### Learning Outcomes

- Define slope for a linear function
- Calculate slope given two points
- Interpret the slope of a linear function that models a real-world situation

Writing the equation that describes a linear function follows the same procedure for writing the equation of a line. You may be familiar with the **slope-intercept form **of a linear equation, where [latex]m[/latex] stands for the slope of the line and [latex]b[/latex] represents the y-intercept, the place where the line crosses the y-axis of the graph.

When discussing a linear function, ordered pairs of the form [latex]\left(x, y\right)[/latex] are written using **function notation** as [latex]\left(x, f(x)\right)[/latex]. The slope can be thought of as a rate of change in function output over a corresponding interval of input.

[latex]\begin{array}{cc}\text{Equation form}\hfill & y=mx+b\hfill \\ \text{Function notation}\hfill & f\left(x\right)=mx+b\hfill \end{array}[/latex]

We can calculate the **slope** [latex]m[/latex] of a line given two points on the line, [latex]\left(x_1, y_1\right)[/latex] and [latex]\left(x_2, y_2\right)[/latex] by using the formula

[latex]m=\dfrac{\text{change in output (rise)}}{\text{change in input (run)}}=\dfrac{\Delta y}{\Delta x}=\dfrac{{y}_{2}-{y}_{1}}{{x}_{2}-{x}_{1}}[/latex],

where [latex]\Delta y[/latex] represents the difference between the [latex]y[/latex] coordinates and [latex]\Delta x[/latex] represents the corresponding difference between the [latex]x[/latex] coordinates.

In a linear function, the coordinates of the points on the graph of a function represent input and output values for the function. The ordered pairs are written [latex]\left(x_1, f(x_1)\right)[/latex] and [latex]\left(x_2, f(x_2)\right)[/latex], and the formula for slope may be written equivalently as the formula for average rate of change

[latex]m=\dfrac{f\left({x}_{2}\right)-f\left({x}_{1}\right)}{{x}_{2}-{x}_{1}}[/latex].

The units for slope or for a rate of change are expressed as a ratio of output units over input units in the form

[latex]\dfrac{\text{units for the output}}{\text{units for the input}}[/latex].

Read these units as “change in units of the output value *for each* unit of change in input value.” For example, a rate may be given in *miles per hour* or a wage given in *dollars** per day.*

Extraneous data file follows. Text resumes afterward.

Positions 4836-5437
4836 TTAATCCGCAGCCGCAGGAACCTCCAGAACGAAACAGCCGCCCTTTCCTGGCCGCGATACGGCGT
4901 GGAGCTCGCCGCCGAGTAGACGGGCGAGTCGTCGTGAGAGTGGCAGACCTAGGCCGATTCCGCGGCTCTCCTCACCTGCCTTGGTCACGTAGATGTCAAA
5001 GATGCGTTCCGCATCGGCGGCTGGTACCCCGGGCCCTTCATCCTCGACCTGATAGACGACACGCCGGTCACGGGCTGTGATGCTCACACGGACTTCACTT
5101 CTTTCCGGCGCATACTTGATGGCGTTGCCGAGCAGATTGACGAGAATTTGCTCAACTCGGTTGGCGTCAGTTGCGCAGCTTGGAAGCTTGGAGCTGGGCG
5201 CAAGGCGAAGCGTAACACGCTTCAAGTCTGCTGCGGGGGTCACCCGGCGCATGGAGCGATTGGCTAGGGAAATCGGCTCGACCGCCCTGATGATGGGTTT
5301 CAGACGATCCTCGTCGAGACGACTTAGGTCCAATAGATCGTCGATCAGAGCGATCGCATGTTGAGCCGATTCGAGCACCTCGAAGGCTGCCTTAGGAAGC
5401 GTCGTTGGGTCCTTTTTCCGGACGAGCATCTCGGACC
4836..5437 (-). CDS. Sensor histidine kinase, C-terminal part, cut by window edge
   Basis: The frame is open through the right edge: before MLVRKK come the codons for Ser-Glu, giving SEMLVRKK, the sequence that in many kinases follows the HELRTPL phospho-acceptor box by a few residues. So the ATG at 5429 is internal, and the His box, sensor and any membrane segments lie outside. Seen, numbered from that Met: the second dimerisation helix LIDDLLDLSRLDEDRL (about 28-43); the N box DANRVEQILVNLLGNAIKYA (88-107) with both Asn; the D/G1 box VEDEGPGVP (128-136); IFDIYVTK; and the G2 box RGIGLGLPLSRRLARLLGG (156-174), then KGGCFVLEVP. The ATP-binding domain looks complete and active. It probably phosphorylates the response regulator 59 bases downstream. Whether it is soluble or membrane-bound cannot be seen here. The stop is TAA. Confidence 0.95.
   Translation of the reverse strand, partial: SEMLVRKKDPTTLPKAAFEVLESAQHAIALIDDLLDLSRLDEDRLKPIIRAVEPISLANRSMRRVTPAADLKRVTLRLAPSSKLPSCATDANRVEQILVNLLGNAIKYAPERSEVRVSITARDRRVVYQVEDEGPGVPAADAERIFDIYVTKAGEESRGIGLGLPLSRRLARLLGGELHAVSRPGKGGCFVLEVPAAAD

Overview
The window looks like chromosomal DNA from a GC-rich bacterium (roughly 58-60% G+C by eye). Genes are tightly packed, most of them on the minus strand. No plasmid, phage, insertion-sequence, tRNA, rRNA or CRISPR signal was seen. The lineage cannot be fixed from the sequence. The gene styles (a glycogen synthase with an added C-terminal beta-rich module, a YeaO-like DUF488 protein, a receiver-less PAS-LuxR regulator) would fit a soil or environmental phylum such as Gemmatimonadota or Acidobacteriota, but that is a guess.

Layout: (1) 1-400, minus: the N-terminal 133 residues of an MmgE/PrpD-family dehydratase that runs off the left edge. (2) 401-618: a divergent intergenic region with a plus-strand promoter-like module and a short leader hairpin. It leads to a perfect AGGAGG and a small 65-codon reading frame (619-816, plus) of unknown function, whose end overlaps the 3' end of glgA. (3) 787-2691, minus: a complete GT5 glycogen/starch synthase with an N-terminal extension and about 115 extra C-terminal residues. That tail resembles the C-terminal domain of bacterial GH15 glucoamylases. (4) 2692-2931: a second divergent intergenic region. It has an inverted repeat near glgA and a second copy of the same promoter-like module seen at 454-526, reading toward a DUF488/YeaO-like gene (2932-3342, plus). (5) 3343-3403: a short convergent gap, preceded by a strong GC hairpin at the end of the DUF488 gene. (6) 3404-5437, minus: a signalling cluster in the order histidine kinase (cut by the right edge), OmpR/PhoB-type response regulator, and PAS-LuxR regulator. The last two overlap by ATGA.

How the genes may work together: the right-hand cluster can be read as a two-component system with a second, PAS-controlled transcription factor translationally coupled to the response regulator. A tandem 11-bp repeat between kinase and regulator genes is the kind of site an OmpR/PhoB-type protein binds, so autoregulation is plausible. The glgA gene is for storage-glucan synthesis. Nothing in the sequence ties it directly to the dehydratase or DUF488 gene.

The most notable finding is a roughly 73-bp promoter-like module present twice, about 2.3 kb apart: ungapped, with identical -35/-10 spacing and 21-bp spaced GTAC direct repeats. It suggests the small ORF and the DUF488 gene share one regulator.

### Calculating Slope

The slope, or rate of change, of a function [latex]m[/latex] can be calculated using the following formula:

[latex]m=\dfrac{\text{change in output (rise)}}{\text{change in input (run)}}=\dfrac{\Delta y}{\Delta x}=\dfrac{{y}_{2}-{y}_{1}}{{x}_{2}-{x}_{1}}[/latex]

where [latex]{x}_{1}[/latex] and [latex]{x}_{2}[/latex] are input values, [latex]{y}_{1}[/latex] and [latex]{y}_{2}[/latex] are output values.

Given the equation of a line or a linear function in slope-intercept form, certain behavior of the graph can be seen by examining the value of [latex]m[/latex] in the equation [latex]y=mx+b[/latex] or the function [latex]f(x)=mx+b[/latex].

- When the slope of a line or the rate of change of a linear function is positive, [latex]m \gt 0,[/latex] it will describe an “uphill” line in the plane, rising from left to right as the input increases.
- When the slope of a line or the rate of change of a linear function is negative, [latex]m \lt 0,[/latex] it will describe a “downhill” line in the plan, falling from left to right as the input increases.
- When the slope of a line or the rate of change of a linear function is 0, [latex]m = 0,[/latex] it will describe a flat, horizontal line in the plane, neither rising nor falling as the input increases.

Watch the video below to see how to find the slope of a line passing through two points and then determine whether the line is increasing, decreasing or neither.

Watch the next video to see an example of an application of slope in determining the increase in cost for producing solar panels given two data points.

The following video provides an example of how to write a function that will give the cost in dollars for a given number of credit hours taken, x.